• It does imply exclusion but I think you’re right, it also illustrated the closeness and unity. We need each other. Let’s focus on that and be a welcoming, unifying “tribe.”

  3. This is an interesting take on friendship. I’m 46 and just moved to a new country. I’m making friends with older and younger women, and it feels good to have a wider circle of friends.

    • Moving is such a hard transition! I hope you’re able to find a beautiful, Godly community in your new country.

  4. So true, that diversifying your friends is important. I have a hard time making friends with ladies who are older than me, but something I need to work on.

    • Can I tell you a secret? It’s hard for me too. I always worry that they don’t want to be friends with someone my age or will think I’m immature. But I am always so grateful when I vulnerably step out and trust God.

  5. This is beautiful. I also really like how you have presented the idea of “older” women (I am only 40 myself…old enough to know what you mean!) taking this on as a responsibility. So much of what you have shared resonates with me. And, as proof in the pudding, I am not someone from the tribe that is quite possibly your day-to-day audience. I am someone who keeps my faith personal. I am not a member of a specific church, I draw on several religions for my strength and spirituality. I look for the good in each person, the spark that makes them shine, and so I have friends from many walks of life.

    • Alison, Thank you so much for sharing! It’s so encouraging to hear that this resonated with you.

  6. As a 40 something with friends ranging from 30 something to 60″ish” I am learning to grow my own tribe. It’s a lot different from what I thought it would be, and although we all share common interests, we are all SO different. I seem to find that wither myself or my friend Ilene are the initiators and the glue that binds our tribe and seeks to add diversity in numbers (small numbers) to our group. Proof positive, last night I hosted 8 beautiful women at different stages of life, careers, and responsibilities. We ate, drank, chatted, and laughed a lot. We shared the good stuff. I wouldn’t have it any other way.

  7. This post definitely takes a new spin to frindship. Nonethless it is empowering and I love the strength in your words!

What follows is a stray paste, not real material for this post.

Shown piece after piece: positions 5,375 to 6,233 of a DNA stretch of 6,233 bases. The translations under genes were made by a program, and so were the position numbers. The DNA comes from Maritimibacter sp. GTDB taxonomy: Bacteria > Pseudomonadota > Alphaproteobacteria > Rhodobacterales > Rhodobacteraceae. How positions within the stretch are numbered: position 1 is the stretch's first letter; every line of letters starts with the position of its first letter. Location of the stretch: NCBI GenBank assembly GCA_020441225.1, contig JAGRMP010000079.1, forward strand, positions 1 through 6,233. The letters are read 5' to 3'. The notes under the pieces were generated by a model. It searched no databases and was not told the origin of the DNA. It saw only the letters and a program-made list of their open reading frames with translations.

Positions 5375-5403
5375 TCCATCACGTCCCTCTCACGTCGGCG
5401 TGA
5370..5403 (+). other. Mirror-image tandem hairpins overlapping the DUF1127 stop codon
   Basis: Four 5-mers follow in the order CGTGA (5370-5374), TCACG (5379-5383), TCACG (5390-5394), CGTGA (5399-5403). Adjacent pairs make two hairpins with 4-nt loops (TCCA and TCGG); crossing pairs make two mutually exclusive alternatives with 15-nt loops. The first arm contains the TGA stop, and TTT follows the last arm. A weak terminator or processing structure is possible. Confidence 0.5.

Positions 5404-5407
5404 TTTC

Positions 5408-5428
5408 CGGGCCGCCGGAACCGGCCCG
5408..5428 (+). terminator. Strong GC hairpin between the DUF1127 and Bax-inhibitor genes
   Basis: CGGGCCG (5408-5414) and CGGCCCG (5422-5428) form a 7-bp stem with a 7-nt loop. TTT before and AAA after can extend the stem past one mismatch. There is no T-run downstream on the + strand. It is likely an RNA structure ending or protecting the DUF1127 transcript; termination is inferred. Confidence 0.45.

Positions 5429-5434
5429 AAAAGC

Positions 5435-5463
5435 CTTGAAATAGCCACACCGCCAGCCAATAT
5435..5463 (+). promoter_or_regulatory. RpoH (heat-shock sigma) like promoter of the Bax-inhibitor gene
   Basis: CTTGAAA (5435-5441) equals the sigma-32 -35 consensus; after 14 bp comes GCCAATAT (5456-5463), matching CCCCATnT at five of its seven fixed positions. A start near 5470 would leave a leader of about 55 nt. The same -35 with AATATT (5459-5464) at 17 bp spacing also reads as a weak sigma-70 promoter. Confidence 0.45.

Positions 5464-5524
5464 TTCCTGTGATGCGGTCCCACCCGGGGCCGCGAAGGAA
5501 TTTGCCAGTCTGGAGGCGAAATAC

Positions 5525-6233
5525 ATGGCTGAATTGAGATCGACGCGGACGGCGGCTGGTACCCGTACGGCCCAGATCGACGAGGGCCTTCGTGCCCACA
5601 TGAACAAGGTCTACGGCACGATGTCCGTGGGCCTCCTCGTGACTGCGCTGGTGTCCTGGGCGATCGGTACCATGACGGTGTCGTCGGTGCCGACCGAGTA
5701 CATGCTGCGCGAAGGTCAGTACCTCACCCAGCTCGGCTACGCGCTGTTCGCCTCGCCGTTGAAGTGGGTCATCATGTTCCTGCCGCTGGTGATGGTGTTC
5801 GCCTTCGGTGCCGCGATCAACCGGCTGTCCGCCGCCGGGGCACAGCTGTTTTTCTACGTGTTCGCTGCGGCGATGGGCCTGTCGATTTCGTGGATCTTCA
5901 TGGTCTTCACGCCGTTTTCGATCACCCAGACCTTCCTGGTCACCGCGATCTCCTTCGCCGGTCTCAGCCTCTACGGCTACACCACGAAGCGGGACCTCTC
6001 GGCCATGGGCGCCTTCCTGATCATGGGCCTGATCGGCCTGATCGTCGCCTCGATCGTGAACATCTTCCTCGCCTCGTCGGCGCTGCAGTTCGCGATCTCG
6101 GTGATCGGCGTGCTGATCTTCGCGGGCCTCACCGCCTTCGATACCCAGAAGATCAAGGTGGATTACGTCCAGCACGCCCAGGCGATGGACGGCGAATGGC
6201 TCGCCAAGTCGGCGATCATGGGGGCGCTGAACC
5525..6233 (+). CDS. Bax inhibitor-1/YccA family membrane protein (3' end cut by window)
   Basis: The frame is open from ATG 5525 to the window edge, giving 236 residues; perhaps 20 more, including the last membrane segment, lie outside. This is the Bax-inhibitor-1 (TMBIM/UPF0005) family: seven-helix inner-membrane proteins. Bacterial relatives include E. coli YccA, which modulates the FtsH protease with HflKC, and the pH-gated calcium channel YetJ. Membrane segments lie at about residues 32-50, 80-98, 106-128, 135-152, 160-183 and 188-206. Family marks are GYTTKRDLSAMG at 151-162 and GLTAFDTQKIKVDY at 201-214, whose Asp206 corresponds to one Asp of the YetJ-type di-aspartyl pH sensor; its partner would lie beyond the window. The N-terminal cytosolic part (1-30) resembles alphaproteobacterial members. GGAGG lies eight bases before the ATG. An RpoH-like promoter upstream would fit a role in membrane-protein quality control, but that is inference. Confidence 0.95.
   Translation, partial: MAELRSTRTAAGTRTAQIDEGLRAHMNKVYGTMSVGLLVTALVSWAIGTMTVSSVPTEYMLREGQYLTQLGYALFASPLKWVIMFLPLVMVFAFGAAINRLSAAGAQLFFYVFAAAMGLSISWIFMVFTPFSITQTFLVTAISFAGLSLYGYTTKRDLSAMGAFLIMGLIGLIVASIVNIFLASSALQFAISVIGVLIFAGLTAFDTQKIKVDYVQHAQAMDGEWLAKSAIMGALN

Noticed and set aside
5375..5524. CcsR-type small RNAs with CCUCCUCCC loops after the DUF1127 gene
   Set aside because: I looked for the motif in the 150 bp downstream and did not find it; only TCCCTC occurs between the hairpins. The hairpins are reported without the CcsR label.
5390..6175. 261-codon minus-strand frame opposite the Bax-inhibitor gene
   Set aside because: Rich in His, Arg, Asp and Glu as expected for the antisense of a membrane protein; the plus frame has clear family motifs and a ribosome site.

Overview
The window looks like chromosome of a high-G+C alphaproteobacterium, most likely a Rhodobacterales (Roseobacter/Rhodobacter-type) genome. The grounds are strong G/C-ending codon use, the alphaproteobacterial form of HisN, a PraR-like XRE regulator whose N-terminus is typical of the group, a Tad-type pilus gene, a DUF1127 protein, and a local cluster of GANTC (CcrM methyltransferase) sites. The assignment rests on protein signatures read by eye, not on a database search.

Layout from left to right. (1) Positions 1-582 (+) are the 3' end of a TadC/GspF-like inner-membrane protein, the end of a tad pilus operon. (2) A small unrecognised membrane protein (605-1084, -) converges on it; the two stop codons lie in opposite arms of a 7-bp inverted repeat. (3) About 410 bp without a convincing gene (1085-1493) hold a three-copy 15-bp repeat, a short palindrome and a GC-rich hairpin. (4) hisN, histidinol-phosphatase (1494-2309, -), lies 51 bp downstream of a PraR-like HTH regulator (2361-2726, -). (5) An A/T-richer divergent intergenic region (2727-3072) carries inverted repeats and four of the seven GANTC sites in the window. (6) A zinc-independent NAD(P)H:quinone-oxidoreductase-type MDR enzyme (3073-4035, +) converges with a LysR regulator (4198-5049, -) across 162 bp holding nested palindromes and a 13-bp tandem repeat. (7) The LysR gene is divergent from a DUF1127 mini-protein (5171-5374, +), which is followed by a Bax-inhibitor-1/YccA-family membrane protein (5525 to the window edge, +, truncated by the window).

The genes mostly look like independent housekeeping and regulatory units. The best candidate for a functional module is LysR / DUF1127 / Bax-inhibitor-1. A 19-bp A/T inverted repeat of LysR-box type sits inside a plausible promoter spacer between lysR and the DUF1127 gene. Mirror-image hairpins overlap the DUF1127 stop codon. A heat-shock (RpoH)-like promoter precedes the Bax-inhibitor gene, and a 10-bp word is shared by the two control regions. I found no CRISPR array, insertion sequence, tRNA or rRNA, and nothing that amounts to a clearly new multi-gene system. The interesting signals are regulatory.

ww.nmdiaries.com

  8. Yes, it is so easy to stay in our comfort zone and never move outside of it. But, that is how we grow. I love the idea of being disciplined and taught by the older women who are much wiser that we are. We all should have someone who is wiser than us pouring into our lives. Thanks for your post!

    • We definitely all need someone pouring into our lives and we need to turn and pour into those younger than us. It’s a big calling!

  9. I agree with this and feel that our day in time and all the technology we have often time actually inhibits our relationships. Conversations and time spent together are not the same anymore!

    • We definitely need to make an intentional effort to put away the phones, open up our homes, and engaged in true friendships.

  10. This is huge. I wish our church focused on this more. I feel it happening slowly but the waking up stage is vital and I believe that is where we are right now. (My home church I mean!) Sometimes you have to “discover” you need to refocus before you can do the important next step. I am pinning this!

  11. This is awesome 🙂 I totally agree! I think once you have passed the mid 20s it is easy to relate to so many different age groups. I still feel like teenager sometimes yet I have lots of friends that are early 40s as well. At some point age becomes just a number and the person you have become defines you more than simply your age. Learning from each other is so important.

  12. This is such good advice! And I’m pleased to say I’m blessed with a lot of different friends around me who can support and encourage me in my journey 🙂

    • We certainly are loosing our ability to be with those unlike ourselves. I hope we can each do our part to regain that ability.

  13. I love this post! You’re right diversity in ones tribe makes for more of a richer experience. Variety is the spice of life as the saying goes. My friends vary from different countries and walks of life. We all learn so much from each other.

  14. This is exactly what I’ve been struggling with in my own life and blog! I feel intimidated by sharing to women older, and I stay too much in my own lane. It’s as if I expect my inexperience to somehow devalue our interactions. This is challenging me to step out with more confidence in my life and even in my blog! Thank you!

    • Brittany, That made my morning! You reminded me of 1 Timothy 4: “Let no one despise you for your youth, but set the believers an example in speech, in conduct, in love, in faith, in purity.”

      You have unique gifts and wisdom to offer the Kingdom of God. I hope that you can reach up and back to serve and love those in different lanes of life.